Author Topic: Malnati's Sausage revisited  (Read 7621 times)

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Offline loowaters

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Malnati's Sausage revisited
« on: October 27, 2010, 09:47:07 PM »
Well, I think I've made some headway on the Malnati sausage front.  The subject, which seems to come up from time to time, most recently was discussed after the Travel Channel Food Wars with Malnati's and UNO squaring off.  The sausage subject came up here http://www.pizzamaking.com/forum/index.php/topic,12000.msg112229.html#msg112229

I bought three pounds of 90/10 ground shoulder from my local locker the other day and went searching thru what I've done before and worked well and started there with the basics:  salt, crushed black pepper, and sugar.  I used the numbers from a tdeane recipe found here http://www.pizzamaking.com/forum/index.php/topic,8452.msg73328.html#msg73328

I followed that recipe regarding the aforementioned basics but using Morton's Kosher salt rather than the Diamond Crystal.

3 lbs.  Ground Pork Shoulder (90/10)
2 1/2 T Morton's Kosher Salt
1 T Fresh Ground Black Pepper
1/2 T Sugar

It's been brought up several times that there's some garlic in that sausage but no fennel (or anise, for that matter) so I had to decide if I wanted to use fresh garlic or garlic powder.  I figure Malnati's, or whomever is making their sausage, would probably use garlic powder for quality control purposes and went that route.  How much garlic powder?  Well, a few years ago I ruined a sausage recipe when I used what I thought was just a little fresh, crushed garlic and it was so overwhelmingly strong that I pitched the other 1 3/4 lbs. I hadn't used yet.  Of course what do I do in this closely monitored venture?  I eyeball the garlic.  I'm an idiot.  It was in the neighborhood of 1/2 t of garlic powder but I don't have a precise amount.  Once I've gone thru this batch, I promise I'll give you an exact amount next time around.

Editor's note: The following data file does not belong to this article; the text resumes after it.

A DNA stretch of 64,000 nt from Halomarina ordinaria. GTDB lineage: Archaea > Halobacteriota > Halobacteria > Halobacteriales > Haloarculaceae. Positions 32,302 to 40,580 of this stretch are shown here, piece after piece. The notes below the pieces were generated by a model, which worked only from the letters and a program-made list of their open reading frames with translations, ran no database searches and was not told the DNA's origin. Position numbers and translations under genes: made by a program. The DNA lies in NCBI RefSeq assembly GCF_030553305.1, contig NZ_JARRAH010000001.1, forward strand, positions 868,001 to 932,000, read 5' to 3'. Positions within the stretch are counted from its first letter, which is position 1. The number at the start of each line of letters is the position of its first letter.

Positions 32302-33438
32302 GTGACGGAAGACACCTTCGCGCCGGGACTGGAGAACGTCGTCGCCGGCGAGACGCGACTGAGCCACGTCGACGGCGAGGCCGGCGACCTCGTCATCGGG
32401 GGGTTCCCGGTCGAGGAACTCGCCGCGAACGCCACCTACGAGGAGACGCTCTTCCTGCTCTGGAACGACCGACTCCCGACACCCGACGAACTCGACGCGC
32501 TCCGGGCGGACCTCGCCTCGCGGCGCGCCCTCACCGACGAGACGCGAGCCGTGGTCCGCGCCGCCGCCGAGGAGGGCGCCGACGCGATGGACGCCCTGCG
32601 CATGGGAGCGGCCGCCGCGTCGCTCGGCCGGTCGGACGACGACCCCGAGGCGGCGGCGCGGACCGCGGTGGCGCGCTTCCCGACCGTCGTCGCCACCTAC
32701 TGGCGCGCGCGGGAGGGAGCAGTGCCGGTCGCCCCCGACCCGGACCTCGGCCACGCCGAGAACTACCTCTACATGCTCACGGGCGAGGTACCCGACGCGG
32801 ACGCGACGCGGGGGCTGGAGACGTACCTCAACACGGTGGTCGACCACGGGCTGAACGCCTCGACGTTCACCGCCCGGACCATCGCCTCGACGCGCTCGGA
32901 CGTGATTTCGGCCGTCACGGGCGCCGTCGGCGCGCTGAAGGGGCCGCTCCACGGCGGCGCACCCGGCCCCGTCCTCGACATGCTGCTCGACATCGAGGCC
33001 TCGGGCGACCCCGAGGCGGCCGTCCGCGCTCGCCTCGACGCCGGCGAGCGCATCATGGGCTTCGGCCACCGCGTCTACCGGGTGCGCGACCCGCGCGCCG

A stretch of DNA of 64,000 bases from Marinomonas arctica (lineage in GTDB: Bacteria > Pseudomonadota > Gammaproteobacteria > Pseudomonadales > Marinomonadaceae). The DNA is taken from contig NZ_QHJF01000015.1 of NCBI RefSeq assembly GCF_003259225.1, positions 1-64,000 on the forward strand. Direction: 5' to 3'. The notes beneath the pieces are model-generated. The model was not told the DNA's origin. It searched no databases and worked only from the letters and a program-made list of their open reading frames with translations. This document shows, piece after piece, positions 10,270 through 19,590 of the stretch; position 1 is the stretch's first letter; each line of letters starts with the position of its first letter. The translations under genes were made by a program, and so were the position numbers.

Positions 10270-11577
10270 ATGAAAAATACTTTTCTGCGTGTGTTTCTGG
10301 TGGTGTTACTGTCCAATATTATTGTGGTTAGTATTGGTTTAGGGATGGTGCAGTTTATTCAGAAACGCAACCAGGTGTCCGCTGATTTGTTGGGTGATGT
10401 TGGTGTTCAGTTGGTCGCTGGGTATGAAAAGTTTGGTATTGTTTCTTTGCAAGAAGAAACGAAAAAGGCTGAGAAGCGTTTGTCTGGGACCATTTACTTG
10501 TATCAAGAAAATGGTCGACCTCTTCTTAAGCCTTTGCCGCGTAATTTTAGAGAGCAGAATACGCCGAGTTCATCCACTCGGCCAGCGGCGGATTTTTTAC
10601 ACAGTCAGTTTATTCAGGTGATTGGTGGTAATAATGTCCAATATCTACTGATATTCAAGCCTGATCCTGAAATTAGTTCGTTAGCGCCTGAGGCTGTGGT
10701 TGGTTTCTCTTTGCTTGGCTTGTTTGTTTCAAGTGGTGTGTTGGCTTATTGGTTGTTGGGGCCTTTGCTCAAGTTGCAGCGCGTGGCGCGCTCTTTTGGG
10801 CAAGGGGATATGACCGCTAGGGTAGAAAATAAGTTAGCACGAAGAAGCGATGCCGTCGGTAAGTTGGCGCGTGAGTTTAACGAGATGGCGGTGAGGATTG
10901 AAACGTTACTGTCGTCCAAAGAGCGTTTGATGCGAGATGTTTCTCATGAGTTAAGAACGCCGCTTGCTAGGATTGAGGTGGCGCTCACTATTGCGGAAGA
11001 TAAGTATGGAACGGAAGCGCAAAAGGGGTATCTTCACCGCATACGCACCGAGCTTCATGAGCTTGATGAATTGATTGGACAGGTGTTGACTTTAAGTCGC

So the whole thing looks like this:


3 lbs.  Ground Pork Shoulder (90/10)
2 1/2 T Morton's Kosher Salt
1 T Fresh Ground Black Pepper
1/2 T Sugar
about 1/2 t Garlic Powder

I combined everything by hand except the garlic powder then sprinkled what I did use of the garlic over the entire mass of seasoned pork and worked that in with my hands. 

Results?  Really quite good, not that homemade bad pork taste.  If I knew it was going to taste as good as it turned out I would've used a more than the 1/4 lb. I used on a 9" Malnati's clone.  I figured if I'm ruining a pizza, I don't want it to be so brutal I can't just pick sausage off.